Many changes have taken place in pediatric pain management since the
undertreatment of children's pain was first reported. Notable advances include
an increase in understanding pain during development and improvements in the
management of acute pain. Although much more about the safe and effective
management of pain in children is now known, this knowledge has not been widely
or effectively translated into routine clinical practice. Lack of suitable
research on which to firmly establish evidence-based care is likely to have
contributed to this situation. A subject of considerable interest recently
is the discovery that the experience of pain in early life may lead to long-term
consequences. New research findings from laboratory and clinical studies have
clearly identified possible mechanisms and provided evidence that long-term
behavioral changes can extend far beyond what would be considered the normal
period of postinjury recovery. Timing, degree of injury, and administered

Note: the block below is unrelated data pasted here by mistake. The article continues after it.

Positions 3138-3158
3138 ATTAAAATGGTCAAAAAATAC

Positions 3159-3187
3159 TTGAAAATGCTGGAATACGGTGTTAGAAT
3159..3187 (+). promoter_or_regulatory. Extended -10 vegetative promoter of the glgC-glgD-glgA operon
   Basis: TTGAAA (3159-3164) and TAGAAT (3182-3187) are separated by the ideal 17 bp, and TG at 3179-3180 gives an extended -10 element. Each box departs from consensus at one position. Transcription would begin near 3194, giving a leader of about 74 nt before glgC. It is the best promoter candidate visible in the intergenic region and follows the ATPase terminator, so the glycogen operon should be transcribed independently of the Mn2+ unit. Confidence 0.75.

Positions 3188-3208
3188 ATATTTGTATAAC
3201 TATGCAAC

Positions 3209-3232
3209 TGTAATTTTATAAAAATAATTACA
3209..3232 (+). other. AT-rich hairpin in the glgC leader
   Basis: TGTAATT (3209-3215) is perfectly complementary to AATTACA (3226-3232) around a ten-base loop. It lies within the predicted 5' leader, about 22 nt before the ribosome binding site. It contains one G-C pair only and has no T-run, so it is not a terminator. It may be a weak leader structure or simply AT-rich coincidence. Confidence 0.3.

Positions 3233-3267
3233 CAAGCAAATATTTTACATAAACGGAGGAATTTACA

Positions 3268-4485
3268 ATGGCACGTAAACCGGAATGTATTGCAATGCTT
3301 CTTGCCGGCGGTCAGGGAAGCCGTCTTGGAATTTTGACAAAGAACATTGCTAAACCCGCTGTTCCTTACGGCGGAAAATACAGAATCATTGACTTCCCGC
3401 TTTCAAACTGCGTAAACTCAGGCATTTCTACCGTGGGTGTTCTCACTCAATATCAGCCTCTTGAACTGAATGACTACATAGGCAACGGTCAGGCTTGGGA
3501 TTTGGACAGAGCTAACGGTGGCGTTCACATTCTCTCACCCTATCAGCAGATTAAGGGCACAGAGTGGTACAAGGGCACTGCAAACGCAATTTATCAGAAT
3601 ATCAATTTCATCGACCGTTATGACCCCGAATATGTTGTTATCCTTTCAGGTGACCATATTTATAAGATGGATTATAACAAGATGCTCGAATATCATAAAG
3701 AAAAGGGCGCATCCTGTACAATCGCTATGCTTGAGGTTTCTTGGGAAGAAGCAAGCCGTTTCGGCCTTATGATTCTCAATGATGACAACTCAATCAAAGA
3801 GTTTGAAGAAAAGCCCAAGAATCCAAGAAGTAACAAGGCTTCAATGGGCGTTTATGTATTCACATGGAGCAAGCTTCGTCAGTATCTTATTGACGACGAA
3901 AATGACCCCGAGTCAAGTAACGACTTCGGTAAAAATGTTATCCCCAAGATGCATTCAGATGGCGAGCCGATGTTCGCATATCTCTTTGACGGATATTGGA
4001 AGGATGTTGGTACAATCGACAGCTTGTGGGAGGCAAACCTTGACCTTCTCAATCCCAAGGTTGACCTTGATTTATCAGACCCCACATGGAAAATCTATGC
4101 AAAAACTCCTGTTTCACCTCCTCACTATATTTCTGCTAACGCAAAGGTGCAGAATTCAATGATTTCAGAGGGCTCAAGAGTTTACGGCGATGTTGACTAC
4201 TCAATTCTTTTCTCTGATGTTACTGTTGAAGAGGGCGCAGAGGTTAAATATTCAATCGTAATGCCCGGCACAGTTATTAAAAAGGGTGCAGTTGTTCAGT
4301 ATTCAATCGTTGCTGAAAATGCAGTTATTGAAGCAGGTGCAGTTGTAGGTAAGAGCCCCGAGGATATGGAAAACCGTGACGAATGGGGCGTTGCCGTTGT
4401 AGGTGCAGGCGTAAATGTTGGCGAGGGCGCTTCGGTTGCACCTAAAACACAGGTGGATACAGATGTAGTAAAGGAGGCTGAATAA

analgesia and its nature may be important determinants of the long-term outcome
of infant pain. Chronic pain, including neuropathic pain, is far more common
in children than was thought. The assessment and treatment of this pain and
its functional consequences present a considerable unmet challenge. There
is a pressing need for further research and clinical development in the management
of pain in children.
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Country-Specific Mortality and Growth Failure in Infancy and Yound Children and
Association With Material Stature
Use interactive graphics and maps to view and sort country-specific infant and early
dhildhood mortality and growth failure data and their association with maternal
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